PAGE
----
There is always something rather unsettling about posthumous releases. This is partly due to the fact that they tend to be an effective vehicle for plugging a famous name for more money, but more importantly, is the end result what the artists really would have wanted? Joey Ramone’s posthumous debut, Don’t Worry About Me, was released a year after his death from lymphoma in 2001. The record was far from groundbreaking – and it was probably more or less what Ramone had intended – but it did feature his punchy reinterpretation of Louis Armstrong’s What A Wonderful World.
Now, eighth years on, comes Ramone’s second posthumous release, entitled Ya Know? Like its predecessor there is little on the Ramones frontman’s second effort to really stoke up much excitement. As is the way with these releases, it’s a fairly drab affair that doesn’t really do anyone any justice, least of all Joey Ramone. After spending so many years fronting the Ramones with his signature snarling vocal, Ya Know? just feels an inadequate tribute, filled with re-hashed Ramones songs and fleshed-out cuts. It’s not all bad, though.
Album opener, Rock ‘n Roll Is The Answer – which was released for Record Store Day – sees Ramone exhibit the strut and confidence of his pomp, with his vocals sounding as good as in his heyday. It’s followed by the adrenaline-filled guitars of Going Nowhere Fast, which really comes to life on the chorus, as Ramone sings: “Got to get away/ if we’re gonna last/ you’re going nowhere fast.” What Did I Do To Deserve You? is another highlight that borrows strongly from the simple – but effective – three-minute structure that made the Ramones the spearhead of punk music in the late ’70s.
The album was put together by Ramones producers Ed Stasium, Daniel Rey and Jean Beauvoir, along with guests such as Joan Jett, Steven Van Zandt and Cheap Trick. While they have undoubtedly done a good job bringing these cuts and demos together into one cohesive album, it’s hard not to feel slightly underwhelmed. There is certainly little here to grab the imagination and show a particularly strong inclination from Ramone to set himself apart from his iconic band with his solo material.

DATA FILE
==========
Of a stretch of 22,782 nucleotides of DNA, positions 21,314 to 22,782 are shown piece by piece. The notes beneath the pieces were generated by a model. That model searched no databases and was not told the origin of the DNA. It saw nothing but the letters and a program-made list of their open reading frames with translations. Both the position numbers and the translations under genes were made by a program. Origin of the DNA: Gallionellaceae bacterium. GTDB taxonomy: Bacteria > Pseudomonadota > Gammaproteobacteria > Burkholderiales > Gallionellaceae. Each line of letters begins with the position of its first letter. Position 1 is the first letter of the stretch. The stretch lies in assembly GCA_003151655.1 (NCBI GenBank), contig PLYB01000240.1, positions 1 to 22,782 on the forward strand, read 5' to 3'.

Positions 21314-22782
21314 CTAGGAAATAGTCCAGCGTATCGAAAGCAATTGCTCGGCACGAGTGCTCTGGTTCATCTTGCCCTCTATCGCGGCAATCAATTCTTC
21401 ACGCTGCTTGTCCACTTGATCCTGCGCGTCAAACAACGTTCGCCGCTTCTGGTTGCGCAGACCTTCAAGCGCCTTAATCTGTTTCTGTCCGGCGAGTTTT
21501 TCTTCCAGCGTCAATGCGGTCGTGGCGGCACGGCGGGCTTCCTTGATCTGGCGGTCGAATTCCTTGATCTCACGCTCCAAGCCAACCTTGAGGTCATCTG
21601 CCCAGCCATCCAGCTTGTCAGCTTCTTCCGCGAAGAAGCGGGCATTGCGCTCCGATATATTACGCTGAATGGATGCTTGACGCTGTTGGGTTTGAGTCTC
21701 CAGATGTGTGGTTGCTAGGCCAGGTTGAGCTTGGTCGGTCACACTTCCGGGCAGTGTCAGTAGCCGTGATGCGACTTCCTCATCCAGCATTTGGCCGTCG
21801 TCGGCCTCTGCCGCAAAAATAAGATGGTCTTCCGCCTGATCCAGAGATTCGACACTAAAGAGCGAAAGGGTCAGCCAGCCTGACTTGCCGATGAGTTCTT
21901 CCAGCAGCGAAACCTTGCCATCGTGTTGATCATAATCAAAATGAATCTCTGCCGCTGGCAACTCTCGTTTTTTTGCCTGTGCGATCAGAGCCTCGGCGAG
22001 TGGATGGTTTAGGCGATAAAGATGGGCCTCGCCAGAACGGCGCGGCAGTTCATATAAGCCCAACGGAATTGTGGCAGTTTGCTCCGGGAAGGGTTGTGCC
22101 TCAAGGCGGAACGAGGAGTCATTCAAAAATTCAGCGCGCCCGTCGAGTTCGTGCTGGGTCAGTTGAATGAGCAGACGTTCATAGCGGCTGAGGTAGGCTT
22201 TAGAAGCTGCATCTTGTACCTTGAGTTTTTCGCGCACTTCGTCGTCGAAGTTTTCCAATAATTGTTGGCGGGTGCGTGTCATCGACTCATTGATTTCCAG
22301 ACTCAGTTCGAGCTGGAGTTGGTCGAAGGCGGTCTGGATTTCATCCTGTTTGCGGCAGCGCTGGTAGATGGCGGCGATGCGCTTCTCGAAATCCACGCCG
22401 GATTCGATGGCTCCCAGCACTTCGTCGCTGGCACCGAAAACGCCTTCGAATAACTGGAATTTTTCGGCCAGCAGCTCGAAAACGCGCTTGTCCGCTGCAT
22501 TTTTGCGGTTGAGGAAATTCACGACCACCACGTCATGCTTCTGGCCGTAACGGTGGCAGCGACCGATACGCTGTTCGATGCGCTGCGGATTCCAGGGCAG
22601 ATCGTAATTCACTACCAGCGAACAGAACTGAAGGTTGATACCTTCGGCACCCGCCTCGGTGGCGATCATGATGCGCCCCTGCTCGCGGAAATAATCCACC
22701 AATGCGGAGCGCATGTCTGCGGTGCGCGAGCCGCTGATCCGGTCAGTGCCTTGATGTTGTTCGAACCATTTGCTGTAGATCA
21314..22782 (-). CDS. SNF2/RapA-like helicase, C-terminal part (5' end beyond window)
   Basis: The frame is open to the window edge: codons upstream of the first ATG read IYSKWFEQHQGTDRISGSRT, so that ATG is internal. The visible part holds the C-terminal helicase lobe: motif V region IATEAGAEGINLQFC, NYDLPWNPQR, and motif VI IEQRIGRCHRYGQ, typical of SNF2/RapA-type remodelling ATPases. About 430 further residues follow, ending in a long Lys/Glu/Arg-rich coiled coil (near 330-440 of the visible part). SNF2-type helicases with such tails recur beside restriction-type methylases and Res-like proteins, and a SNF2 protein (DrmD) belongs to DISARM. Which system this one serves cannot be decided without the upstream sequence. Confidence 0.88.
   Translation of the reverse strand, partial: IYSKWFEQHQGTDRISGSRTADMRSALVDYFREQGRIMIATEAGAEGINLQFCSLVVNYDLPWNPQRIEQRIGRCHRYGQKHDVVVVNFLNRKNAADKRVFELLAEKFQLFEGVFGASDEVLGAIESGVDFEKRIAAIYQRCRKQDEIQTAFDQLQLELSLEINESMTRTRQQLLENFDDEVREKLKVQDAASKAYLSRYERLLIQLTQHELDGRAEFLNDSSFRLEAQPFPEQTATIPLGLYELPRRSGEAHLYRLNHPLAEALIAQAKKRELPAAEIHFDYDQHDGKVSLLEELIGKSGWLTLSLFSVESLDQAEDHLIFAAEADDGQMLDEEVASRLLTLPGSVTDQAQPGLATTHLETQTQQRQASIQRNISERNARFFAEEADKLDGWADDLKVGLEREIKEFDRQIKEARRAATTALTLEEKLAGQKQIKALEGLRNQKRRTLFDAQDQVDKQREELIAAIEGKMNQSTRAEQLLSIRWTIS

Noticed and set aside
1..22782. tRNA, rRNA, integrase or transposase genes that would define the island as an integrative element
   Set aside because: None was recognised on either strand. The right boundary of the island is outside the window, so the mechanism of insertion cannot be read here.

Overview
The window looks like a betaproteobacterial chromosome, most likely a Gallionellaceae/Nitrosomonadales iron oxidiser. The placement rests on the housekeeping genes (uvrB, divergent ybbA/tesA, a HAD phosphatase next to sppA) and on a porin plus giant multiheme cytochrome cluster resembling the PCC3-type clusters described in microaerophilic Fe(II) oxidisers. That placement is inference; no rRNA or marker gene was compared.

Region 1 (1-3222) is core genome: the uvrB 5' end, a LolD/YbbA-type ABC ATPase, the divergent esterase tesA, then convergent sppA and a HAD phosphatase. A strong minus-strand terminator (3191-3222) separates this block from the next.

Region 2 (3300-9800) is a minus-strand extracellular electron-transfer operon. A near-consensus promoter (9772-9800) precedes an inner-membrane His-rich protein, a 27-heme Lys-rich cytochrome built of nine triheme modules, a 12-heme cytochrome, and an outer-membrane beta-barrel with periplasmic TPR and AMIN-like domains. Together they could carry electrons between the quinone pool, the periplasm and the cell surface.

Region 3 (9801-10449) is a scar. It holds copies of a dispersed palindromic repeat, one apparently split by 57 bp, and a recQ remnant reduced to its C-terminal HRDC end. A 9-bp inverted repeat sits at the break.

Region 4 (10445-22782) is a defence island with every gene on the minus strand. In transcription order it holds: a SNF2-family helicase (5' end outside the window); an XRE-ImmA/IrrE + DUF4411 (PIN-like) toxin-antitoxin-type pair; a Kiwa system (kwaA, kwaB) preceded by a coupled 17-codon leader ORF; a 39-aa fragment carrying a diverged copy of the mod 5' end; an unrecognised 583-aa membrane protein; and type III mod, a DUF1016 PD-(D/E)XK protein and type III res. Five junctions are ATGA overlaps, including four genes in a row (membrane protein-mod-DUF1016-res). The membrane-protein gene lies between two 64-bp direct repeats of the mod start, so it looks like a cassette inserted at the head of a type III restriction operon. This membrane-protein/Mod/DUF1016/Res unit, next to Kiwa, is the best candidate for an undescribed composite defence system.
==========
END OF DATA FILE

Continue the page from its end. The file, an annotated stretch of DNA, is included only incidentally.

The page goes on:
The first actual Ramones cover, the melancholy and drawn-out Merry Christmas (I Don’t Want To Fight Tonight), is a strange inclusion that adds little to the album. While New York City feels like a Ramones track wrapped tightly in cotton wool, with none of the bite or urgency required to prevent it from becoming a middle-of-the-road rocker. I Couldn’t Sleep is an improvement, with its multiple riffs running all over the underlying bass. However, there are just two many mid tempo tracks like Eyes Of Green and Make Me Tremble, which fail to arose any emotion whatsoever.
Cabin Fever is a much more ambitious track, with Ramone’s vocals soaring over a wall of guitar fuzz. Yet the best song the LP is without doubt the poignant closer, Life’s A Gas – the second re-recorded Ramones song – which is a beautiful acoustic number with massive heart. The wonderful re-imagining of the song from the final Ramones album ¡Adiós Amigos! is a fitting reminder of just how great Ramone was.
While there is nothing on Ya Know? that is necessarily bad, there is also nothing particularly engaging, either. There are a few exceptions, but for the most part, Ramone’s second posthumous album is characterless. It has been joined and glued together with the best possible intentions, but as with its predecessor, …Ya Know will never be essential listening. Instead, it is a valiant, but ultimately fruitless attempt to add to the already brilliant back catalogue of the Ramones.